Scientists have warned that floods, droughts, storms and rising seas will encourage diseases such as malaria, dengue and cholera, as well as heat sickness, homelessness and hunger.
The new unit set up by the World Meteorological Organization (WMO) and World Heath Organization (WHO) will pool expertise to advise on health perils posed by shifts in the weather.
"Climate change is leading to an increase in extreme events such as heatwaves and heavy rains, which have a major impact on human health," WMO Secretary General Michel Jarraud said in a statement.
"We need to have a common understanding of the challenges we face in order to overcome them."
WMO spokeswoman Clare Nullis told reporters there had been growing demands from the health sector for "reliable" weather and climate advice.
Climate-smart health systems can save numerous lives and greatly improve the efficiency of services, the agencies said.
They pointed to dust forecasts in the Sahel to help vaccination drives against meningitis -- linked by scientists to wind and dust levels -- and seasonal forecasts of rainfall to help malaria control campaigns in the tropics.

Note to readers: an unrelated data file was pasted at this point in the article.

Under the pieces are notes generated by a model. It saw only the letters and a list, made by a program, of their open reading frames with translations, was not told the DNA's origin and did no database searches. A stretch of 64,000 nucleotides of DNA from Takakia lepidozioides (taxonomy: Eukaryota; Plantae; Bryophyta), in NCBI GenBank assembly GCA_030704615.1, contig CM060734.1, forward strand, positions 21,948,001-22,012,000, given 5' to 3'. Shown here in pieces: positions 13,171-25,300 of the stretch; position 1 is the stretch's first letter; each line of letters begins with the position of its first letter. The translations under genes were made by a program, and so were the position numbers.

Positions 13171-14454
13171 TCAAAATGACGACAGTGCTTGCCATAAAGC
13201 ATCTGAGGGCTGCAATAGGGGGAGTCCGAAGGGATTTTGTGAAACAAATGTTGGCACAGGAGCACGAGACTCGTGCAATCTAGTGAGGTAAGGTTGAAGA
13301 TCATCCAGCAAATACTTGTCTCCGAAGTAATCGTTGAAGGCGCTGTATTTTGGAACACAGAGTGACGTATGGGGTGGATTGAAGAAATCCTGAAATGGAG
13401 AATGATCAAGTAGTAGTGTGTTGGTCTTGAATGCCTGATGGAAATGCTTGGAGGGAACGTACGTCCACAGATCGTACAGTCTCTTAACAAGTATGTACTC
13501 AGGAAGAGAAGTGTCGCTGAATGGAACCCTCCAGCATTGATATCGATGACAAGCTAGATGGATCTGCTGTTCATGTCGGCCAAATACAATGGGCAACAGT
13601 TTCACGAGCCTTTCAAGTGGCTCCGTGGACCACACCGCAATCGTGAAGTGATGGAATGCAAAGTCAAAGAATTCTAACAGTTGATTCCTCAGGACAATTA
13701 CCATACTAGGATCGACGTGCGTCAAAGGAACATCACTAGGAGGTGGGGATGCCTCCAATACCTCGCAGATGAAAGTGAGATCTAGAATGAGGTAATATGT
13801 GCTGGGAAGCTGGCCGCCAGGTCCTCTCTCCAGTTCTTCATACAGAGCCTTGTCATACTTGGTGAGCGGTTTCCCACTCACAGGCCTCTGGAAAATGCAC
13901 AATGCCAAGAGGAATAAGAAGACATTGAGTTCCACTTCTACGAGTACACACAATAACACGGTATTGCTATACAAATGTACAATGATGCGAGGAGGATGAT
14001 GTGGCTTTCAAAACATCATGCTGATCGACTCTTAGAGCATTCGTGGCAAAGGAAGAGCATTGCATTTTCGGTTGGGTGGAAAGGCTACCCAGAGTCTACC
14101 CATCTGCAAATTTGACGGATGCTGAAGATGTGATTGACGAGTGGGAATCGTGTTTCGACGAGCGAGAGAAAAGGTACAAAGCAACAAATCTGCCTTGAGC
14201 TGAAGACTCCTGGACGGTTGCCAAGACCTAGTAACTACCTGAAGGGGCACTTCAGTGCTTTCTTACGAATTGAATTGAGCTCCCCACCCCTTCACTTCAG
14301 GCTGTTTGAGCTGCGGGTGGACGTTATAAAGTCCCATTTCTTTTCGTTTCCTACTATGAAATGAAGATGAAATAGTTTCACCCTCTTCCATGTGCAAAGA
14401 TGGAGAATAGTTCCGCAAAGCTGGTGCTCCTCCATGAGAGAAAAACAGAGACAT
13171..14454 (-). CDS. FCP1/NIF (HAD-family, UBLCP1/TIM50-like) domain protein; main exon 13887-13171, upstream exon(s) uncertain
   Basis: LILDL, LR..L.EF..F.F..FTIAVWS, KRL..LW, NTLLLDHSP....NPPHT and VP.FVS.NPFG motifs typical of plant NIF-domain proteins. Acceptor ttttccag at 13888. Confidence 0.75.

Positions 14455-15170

The new office will start with a programme to help Malawi and Tanzania incorporate weather and climate information into their health planning.
Flavia Bustreo, WHO's assistant director-general in charge of family, women and children's health, said weather often had insidious impacts on well-being.
They "often occur indirectly and more slowly, such as under-nutrition resulting from crop failure, respiratory diseases from poor air quality, and water-borne and vector-borne diseases," she said.